I took a deep breath, decided to use myself as a point of reference, and dove right in.
“Why do you think that she is going to have a baby, Lily?”
“I don’t know.”
“Is it because she has a big belly like Mommy?”
“Am I pregnant anymore?” I asked, rocking the infant carrier with my foot, hoping to keep littlest sister asleep through the end of dinner.
She shook her head no.
“I have a big belly, right? Just because someone has a big belly, it doesn’t mean that they are going to have a baby. Some people just have big bellies, like me.”
Lily smiled and nodded, picking up her fork and continuing to eat her beans and rice. I smiled back at her and added, “All bodies are good bodies.”
That was the end of it, for the time being.
Maybe you think that this episode at the Mexican restaurant wasn’t a big deal. That’s fine. But I have spent too much time shedding the shame connected to being fat that I learned as a child. I feel a great responsibility to my children to teach them early on, and with great conviction, that all bodies are good bodies.
This is not the message that our culture will give them. Our culture says that bodies that are trim and slim and sculpted and strong are superior. Therefore, bodies that are flabby and sagging and soft and weak are inferior.
Please hear my heart: I am not waging a war against slimness or strength. I am waging a war on rejecting bodies that don’t measure up (or that are too big to measure), and the searing shame that unavoidably gets lodged in our hearts.
All bodies are good bodies. As a Christian, I have to believe this. As a Catholic, too. Each person is knit together by the goodness and kindness of God. Fallen as we are, in need of a rescuer, our bodies are good. We are loved. It may surprise you, but consider that affirming that all bodies are good bodies is a part of a consistent pro-life ethic.
As a Catholic Christian, I am committed to speaking up for the ones our society dismisses as unnecessary or superfluous or unworthy. Because all life is precious, and the way we live this life is in our bodies. Our good bodies.
Kids talk about bodies, and that is a really good thing. We want to encourage that because we want our daughter--and all our kids--to come to us to have conversations about bodies.
So, when the conversation turns to fat people, as it inevitably will, how will you talk with your kids about us?
How to Talk With Your Kids About Fat People
Do not shush your kids when they talk about bodies, their own or others'.
When you do this, you are communicating that it is shameful to talk about--or worse, to be--fat.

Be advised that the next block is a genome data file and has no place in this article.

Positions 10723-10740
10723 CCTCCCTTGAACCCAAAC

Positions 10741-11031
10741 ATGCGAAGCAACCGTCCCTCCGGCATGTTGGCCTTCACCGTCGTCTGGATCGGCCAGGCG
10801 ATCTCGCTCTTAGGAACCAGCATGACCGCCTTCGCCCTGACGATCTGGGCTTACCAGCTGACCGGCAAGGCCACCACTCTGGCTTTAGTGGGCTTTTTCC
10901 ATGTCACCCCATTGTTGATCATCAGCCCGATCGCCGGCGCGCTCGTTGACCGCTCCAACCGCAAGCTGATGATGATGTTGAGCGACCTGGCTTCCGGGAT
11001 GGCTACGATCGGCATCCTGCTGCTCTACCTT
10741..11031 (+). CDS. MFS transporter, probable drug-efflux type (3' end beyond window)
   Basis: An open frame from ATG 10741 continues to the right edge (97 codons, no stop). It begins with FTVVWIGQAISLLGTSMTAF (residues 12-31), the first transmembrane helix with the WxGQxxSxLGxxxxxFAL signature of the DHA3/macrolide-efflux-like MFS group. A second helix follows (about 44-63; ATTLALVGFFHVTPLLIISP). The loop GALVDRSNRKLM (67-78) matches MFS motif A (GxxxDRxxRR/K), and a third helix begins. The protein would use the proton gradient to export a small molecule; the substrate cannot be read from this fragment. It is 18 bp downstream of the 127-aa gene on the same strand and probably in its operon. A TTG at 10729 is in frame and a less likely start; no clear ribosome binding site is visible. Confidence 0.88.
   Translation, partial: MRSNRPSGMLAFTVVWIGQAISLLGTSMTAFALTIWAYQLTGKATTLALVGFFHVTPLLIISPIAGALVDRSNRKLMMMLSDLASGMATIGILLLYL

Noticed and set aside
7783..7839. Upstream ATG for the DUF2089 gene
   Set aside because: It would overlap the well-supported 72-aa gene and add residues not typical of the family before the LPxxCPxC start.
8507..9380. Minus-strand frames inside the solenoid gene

Ask questions about the body-focused statements your kids make.
Their answers will tell you what they are actually perceiving and help to identify their assumptions.
Kid: So-and-so is fat.
Parent: Oh? How do you decide if you think someone is fat?
Is it good to be fat? Is it bad?
There is no judgment in these questions; they help you get to what your child is actually talking about instead of you assuming you get the whole picture.
(I’m learning that this strategy is helpful in a lot of other areas…)
Follow up with truthful statements.
“All bodies are good bodies.”
“Bodies come in all different shapes and sizes.”
“Bodies are not one-size-fits-all, and that’s a good thing!”
Maybe as a parent, you’re not so sure that I’m right, that all bodies are good bodies. Maybe you think some bodies are bad. Maybe you have a history of hating your body, criticizing it, and relentlessly demanding that it change. Maybe the standard you demand of yourself has bled into the way you see other people, people you love. I totally get it. I’ve been there, and sometimes I travel back, just to see how awful it is. (I’m kidding--I don’t go there by choice, but I do find myself there occasionally.)
It is easy to say one thing about bodies and find myself believing another. Here are the ways that I keep the truth of my body’s goodness fresh:
I practice cultivating a holy love for my body.
I talk about it (aka...this blog).
I ask questions of myself: why do I feel shame/embarrassment/confusion/joy/delight about my body or the bodies of others?
I remember that Jesus gave and (gives) his body and blood to his people, and that is a good thing for this body of mine.
I have found that these things keep me in a better place to be able to speak truth and lean into it when those conversations pop up with the people around me, especially my children.
I hope this gives some food for thought and conversation. Please read, comment, and share this--it is a really important message to spread.
Other articles of interest from FatinChurch.com
To All the Fat Girls ** Fat Hospitality ** Cultivating a Holy Love for Your Body
The Morality of Fatness ** Is It a Sin to be Fat? ** What Your Fat Friend Needs from You
Are You Biased Against Fat People? ** Making Room for Fat Christians
Fitting Back Into My Body After Pregnancy (for the 4th time) ** The Luxury of Weight Loss Dating and Anti-Fat Bias in the Church ** Thanksgiving: Let’s Start With Our Bodies